Cape May b&bMix all of the dry ingredients in a bowl. Mix the molasses and orange extract into the melted butter. Add the melted butter mixture and the egg to the dry ingredients and mix with a rubber spatula until you form an even dough. If the mixture is too crumbly, add a pat or two of soft butter.

Fold in chopped chocolates until just mixed. If you fold too much the chocolate will melt. (Not a tragedy)

Scoop (with a small scoop) onto parchment-lined cookie sheets and bake at 4oo F. for 9 minutes. Cool on sheets for 10 minutes then on cookie racks. You can also bake these by pressing the dough into a parchment-lined jelly roll pan (mine is the insulated kind), then sprinkling the chopped chocolate on top and baking the same way. Then cut into cookie bars after it has cooled for 10 minutes.Cape May b&b

You can decorate these cookies with random squiggles of chocolate by melting some 74% chocolate, and a little butter. Squeeze this out of a ziplock bag with the corner snipped.

An alternate way to get these cookies is to come stay with us at Leith Hall. Just give us a call or make a reservation online.


Leith Hall Mexican Wedding Cake

Cape May bed and breakfast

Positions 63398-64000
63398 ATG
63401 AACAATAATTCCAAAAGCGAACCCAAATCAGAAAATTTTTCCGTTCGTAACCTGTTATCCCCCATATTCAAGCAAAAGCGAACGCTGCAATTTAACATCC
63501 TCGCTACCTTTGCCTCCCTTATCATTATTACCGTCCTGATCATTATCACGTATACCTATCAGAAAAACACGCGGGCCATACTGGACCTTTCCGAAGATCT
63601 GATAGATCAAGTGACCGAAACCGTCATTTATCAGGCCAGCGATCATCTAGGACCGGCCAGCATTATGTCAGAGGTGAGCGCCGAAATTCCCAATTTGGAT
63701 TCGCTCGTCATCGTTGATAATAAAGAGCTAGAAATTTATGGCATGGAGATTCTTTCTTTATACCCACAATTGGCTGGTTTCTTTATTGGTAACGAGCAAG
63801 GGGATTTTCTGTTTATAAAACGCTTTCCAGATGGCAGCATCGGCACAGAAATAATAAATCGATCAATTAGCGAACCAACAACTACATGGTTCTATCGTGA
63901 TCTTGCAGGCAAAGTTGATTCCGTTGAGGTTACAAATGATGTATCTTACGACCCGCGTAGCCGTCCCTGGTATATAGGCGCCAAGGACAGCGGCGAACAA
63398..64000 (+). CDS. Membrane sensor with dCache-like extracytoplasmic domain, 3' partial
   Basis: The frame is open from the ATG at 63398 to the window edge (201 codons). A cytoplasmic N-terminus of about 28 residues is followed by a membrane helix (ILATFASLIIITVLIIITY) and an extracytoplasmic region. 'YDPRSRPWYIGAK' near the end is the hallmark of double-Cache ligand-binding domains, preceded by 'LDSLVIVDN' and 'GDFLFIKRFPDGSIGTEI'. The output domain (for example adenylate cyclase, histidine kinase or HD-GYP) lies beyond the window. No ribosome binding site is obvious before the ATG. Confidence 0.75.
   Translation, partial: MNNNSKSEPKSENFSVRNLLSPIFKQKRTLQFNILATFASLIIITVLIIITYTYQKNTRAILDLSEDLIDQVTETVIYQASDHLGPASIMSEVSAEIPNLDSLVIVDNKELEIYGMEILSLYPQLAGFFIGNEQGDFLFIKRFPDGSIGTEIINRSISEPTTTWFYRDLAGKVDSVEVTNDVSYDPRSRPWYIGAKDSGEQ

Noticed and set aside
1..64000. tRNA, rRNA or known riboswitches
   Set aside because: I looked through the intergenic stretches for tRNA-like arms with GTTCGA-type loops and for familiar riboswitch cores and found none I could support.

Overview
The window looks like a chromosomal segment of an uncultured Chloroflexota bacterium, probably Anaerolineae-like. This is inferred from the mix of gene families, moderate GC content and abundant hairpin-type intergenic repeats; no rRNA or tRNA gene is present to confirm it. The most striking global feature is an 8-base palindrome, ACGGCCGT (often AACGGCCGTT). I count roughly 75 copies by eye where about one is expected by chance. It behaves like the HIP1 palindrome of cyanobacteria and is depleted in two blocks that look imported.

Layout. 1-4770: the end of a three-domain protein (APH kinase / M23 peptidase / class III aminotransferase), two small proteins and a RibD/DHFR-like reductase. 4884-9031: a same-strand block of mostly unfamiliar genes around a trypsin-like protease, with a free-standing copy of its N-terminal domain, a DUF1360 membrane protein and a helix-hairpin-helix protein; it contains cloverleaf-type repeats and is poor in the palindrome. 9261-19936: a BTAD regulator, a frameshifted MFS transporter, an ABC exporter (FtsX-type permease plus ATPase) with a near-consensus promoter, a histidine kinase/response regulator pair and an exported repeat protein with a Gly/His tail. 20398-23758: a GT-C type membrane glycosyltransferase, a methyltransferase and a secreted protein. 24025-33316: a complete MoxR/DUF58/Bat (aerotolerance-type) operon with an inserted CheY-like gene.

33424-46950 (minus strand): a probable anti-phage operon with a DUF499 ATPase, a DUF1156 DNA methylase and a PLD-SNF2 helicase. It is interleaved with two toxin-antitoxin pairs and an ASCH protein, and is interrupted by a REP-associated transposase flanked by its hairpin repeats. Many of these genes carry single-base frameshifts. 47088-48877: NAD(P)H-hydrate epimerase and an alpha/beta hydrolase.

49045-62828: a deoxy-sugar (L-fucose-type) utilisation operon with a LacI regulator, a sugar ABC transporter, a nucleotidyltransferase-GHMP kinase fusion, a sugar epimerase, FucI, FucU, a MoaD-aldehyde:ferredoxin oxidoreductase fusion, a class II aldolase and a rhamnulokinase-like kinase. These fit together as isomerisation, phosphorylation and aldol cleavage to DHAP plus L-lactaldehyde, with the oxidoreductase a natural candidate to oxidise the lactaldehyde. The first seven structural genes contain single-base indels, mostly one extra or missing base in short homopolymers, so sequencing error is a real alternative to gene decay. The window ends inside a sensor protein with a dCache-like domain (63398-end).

We recently had two sisters as guests, Phoebe and Joann, who were a delight to talk to. Phoebe told me about a cake that she makes that isCape May bed and breakfast incredibly simple to make, very rich, and pleases all of her guests. She was right. She knows her stuff. It’s called Mexican Wedding Cake, though I suspect that it has nothing to do with Mexican weddings. It is made with an entire large can of crushed pineapple, and it looks like the batter will produce a light-colored cake. But it doesn’t. It produces a very dark, caramelized cake that is delicious when served with cream cheese icing.

Our recent guests, Erik and Lisa, had some and Lisa asked for the recipe – so here it is. Thank you Phoebe and enjoy it Lisa.

Mexican Wedding Cake

2 c. all [purpose flour
2 c. sugar
2 eggs
2Tbs. Baking soda
1 tsp. Vanilla extract (I use vanilla paste)Cape May Bed and Breakfast
1 can (20 oz.) crushed pineapple DO NOT DRAIN
1 cup. Roughly chopped pecans
9′ x13” metal baking pan, lined with parchment
350 F. 35 minutes

Cream Cheese frosting
1 stick (½ cup) unsalted butter
8 oz. Philadelphia cream cheese
1 Tbs. Vanilla extract (I use vanilla paste)
3 cups powdered confectioner’s sugar

To make cake, mix all of the ingredients together in a bowl by hand. Turn into the baking dish and bake.Cape May bed and Breakfast

To make icing – Beat all of the ingredients in an electric mixer in order, starting with the butter. Beat until light and fluffy. Spread onto completely cooled cake.

Try making this cake youirsself. It’s incredibly simple! Or, come visit us at Leith Hall and I’ll make it.


Lemon Cheesecake for Joanne

Lemon Cheesecake at Leith Hall

lemon cheesecakeI often serve these for teatime. They started out as regular lemon bars. Then I thought, why not add cream cheese. Cream cheese is good in everything!  So now they are lemon cheesecake bars. Our guest Joanne liked them and asked for the recipe. So here it is –